Sound travels on Mars at two different speeds

Scientists have recently discovered that unlike Earth, Mars has two speeds of sound, and sound waves behave differently at different frequencies.

BingMag.com Sound travels on Mars at two different speeds

Scientists have recently discovered that unlike Earth, Mars has two speeds of sound, and sound waves behave differently at different frequencies.

  • Listen to the recorded sound from Mars; A New Dimension of the Red Planet for Humans

But these microphones pick up other sounds as well, such as those made by the astronaut himself when his wheels hit the ground, or by his companion bird. The "Ingenuity" robotic helicopter is created. For example, the Supercom instrument has a laser that fiercely fires at more scientifically interesting rocks for further analysis.

According to Naomi Murdoch, a planetary scientist at the Suprieur de Suprieur de l'Aronautique et de l'Espace) In Toulouse, France, the microcomputer supercomputer captures the sounds of laser images to help researchers understand the hardness of the target material. Murdoch, Chid et al. , Listened to the sound of the laser. When a laser hits a target, it explodes, creating a sound wave, and because scientists know when the laser is fired and how far away the target is, they can measure the speed at which a sound wave travels through the air toward a supercomputer microphone. p>

The sound of a laser strike

This sound recorded by a microphone on NASA's persistent astronaut on Mars, the sound It has recorded the robot's laser impact on the rocks of Mars.

Thus, the speed of this sound has been measured at about 250 meters per second. It is slower than the ground, where sound travels in the air at a speed of about 340 meters per second. The lower speed is not surprising because what we hear as sound is actually pressure waves passing through an environment such as air, and the speed of those waves depends on the density and composition of the material environment.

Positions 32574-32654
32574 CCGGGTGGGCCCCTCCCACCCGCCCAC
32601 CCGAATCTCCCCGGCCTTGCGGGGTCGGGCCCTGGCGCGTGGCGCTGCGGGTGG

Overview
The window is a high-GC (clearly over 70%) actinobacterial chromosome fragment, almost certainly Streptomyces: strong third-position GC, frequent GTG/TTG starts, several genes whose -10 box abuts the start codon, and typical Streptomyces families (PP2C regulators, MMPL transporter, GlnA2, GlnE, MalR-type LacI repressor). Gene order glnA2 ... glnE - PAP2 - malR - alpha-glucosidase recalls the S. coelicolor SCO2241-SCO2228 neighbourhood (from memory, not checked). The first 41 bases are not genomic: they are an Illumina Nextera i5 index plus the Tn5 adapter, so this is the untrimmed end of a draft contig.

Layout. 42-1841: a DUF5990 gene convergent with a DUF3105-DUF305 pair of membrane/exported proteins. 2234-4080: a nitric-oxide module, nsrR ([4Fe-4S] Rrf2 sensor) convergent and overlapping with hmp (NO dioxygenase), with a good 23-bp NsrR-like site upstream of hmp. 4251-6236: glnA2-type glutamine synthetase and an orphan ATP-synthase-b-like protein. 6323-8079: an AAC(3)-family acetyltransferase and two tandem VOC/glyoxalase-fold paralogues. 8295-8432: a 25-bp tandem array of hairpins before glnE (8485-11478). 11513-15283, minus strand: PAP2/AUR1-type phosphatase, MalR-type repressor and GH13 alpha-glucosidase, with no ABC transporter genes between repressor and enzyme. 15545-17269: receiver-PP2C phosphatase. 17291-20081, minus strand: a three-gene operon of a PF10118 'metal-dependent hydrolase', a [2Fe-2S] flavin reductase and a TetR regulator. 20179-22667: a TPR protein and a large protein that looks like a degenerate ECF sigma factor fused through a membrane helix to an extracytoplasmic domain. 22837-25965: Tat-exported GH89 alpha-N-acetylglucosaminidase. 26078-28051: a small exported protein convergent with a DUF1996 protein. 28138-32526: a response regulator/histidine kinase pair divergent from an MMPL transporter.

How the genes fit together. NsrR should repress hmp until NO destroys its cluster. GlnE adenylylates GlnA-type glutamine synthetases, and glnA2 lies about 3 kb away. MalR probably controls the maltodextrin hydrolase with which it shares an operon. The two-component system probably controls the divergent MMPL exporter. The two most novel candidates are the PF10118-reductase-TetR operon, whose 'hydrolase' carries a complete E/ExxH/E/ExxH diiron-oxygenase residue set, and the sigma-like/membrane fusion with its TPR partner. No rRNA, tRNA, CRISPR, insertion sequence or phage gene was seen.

Our planet's atmosphere is 160 times The density of the atmosphere on Mars is higher than that of nitrogen and oxygen, while the air on Mars is mostly carbon dioxide. So the sound moves more slowly in different Martian air.

BingMag.com Sound travels on Mars at two different speeds

The team also used the Supercom Microphone to listen to the lower spin of the genius helicopter blades and found that a second speed of sound On the surface of Mars, at frequencies below 240 Hz or slightly below the middle C on the piano (double middle note or C4), there is: 240 meters per second.

This sound recorded from the same microphone recorded the wind and the whisper around the wings of the genius helicopter as it landed about 80 meters from the astronaut.

This finding is while on the ground, sound travels only one speed in the air, regardless of the pitch of the sound. According to researchers, two different speeds of sound on Mars are due to its carbon dioxide-rich atmosphere. When sound waves with frequencies above 240 Hz travel in the air compared to waves below 240 Hz, carbon dioxide molecules behave differently, affecting the speed of the waves.

"We have proven "That we can do interesting scientific work with the microphone on Mars and produce good scientific data." These sounds are influenced by air pressure, so researchers can use audio data to track accurate changes in air pressure over short periods of time, thereby learning more about Mars' climate. While other astronauts have wind, temperature and pressure sensors, they can only Record changes over longer periods of time.

"Another way is to help all of us feel there." "The pressure on Mars changes a lot throughout the year as the seasons change," Trainer said. "I'm really excited to see how this data collected will change in the coming seasons."

Cover Photo: Graphic Design of Sound on Mars
Credit: NASA/JPL-Caltech

Source: Science News

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